This trend has led to a greater implementation of sensor technology, including people counters, wetness counters and air quality sensors. “The idea is to build more predictive models of cleaning versus just being reactive,” Elias says. The result is AI that can determine when a particular space must be cleaned as opposed to a written schedule that merely suggests a cleaning regime.
Talk of autonomous cleaning has gone from hushed tones to a roar as a result of the COVID-19 pandemic. With social distancing and deep cleaning becoming everyday parts of the cultural lexicon; the cleaning industry has also been changed irrevocably. “COVID has tested the strength of our company, management, operations, processes and systems,” Elias says. “It has forced us to become nimbler and more adaptable.”
The drive towards automation will be a game-changer and provide a competitive edge for those that decide to take it up.
When disaster struck, GJK already had a pandemic plan in place, and its experience in the hospital sector had gifted the company with an infectious control program. “We knew how to do decontamination cleaning,” Elias says. “We had cleaning products in bulk in advance. We also developed a series of scenarios and potential impacts to the business and what we’d need to do, so we didn’t have just one strategy, we had five or six options.”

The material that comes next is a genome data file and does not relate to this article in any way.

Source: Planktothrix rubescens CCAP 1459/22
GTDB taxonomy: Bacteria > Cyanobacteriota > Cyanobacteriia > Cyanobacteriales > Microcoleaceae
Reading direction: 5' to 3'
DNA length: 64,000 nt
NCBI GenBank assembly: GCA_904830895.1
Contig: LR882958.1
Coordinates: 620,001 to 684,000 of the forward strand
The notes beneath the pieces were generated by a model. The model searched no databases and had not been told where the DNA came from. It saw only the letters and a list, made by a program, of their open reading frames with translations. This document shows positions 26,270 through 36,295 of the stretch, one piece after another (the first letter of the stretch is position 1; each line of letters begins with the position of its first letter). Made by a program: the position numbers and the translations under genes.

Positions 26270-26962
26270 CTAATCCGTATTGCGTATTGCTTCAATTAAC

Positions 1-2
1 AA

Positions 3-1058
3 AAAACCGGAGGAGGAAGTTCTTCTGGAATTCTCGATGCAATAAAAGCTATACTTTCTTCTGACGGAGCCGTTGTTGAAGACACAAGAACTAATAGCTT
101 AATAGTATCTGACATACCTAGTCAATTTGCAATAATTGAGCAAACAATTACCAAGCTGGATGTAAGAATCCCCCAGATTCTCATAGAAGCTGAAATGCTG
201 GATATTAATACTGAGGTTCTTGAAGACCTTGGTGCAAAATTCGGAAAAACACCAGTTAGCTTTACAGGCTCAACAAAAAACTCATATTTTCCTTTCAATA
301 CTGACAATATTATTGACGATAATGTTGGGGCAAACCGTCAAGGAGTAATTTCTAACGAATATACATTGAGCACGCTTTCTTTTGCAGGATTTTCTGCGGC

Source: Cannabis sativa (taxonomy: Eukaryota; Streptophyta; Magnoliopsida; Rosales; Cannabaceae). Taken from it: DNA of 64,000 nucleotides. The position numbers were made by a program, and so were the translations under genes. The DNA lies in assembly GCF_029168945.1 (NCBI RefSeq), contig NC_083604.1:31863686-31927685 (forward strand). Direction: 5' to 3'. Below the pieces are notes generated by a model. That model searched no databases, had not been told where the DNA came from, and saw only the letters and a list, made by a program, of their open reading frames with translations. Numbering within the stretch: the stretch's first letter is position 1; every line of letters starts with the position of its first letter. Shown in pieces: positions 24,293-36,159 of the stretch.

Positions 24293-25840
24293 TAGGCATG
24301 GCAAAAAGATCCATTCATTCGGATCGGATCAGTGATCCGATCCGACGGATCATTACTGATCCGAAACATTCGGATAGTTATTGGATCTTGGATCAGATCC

GJK’s adoption of robotics also helped prepare for the post-COVID world in which the importance of cleaning will take on a new meaning. “COVID really highlighted how important cleaning is and that cleaning well is a real science,” Elias says. “We’ll see increased expectations from customers to ensure offices are kept safe and hygienic, and robotic and sensor technology will allow us to better meet those needs.”
Under Elias’s tenure, GJK has become stronger than ever, but he’s quick to point out the true cause. “I believe that we have the best people in the industry at GJK, and that makes a world of difference,” he says.
“That’s what is really bearing out in our growth, our results and our client retention. We believe culture reflects a company, and so our motto is to treat everyone as if they were family.”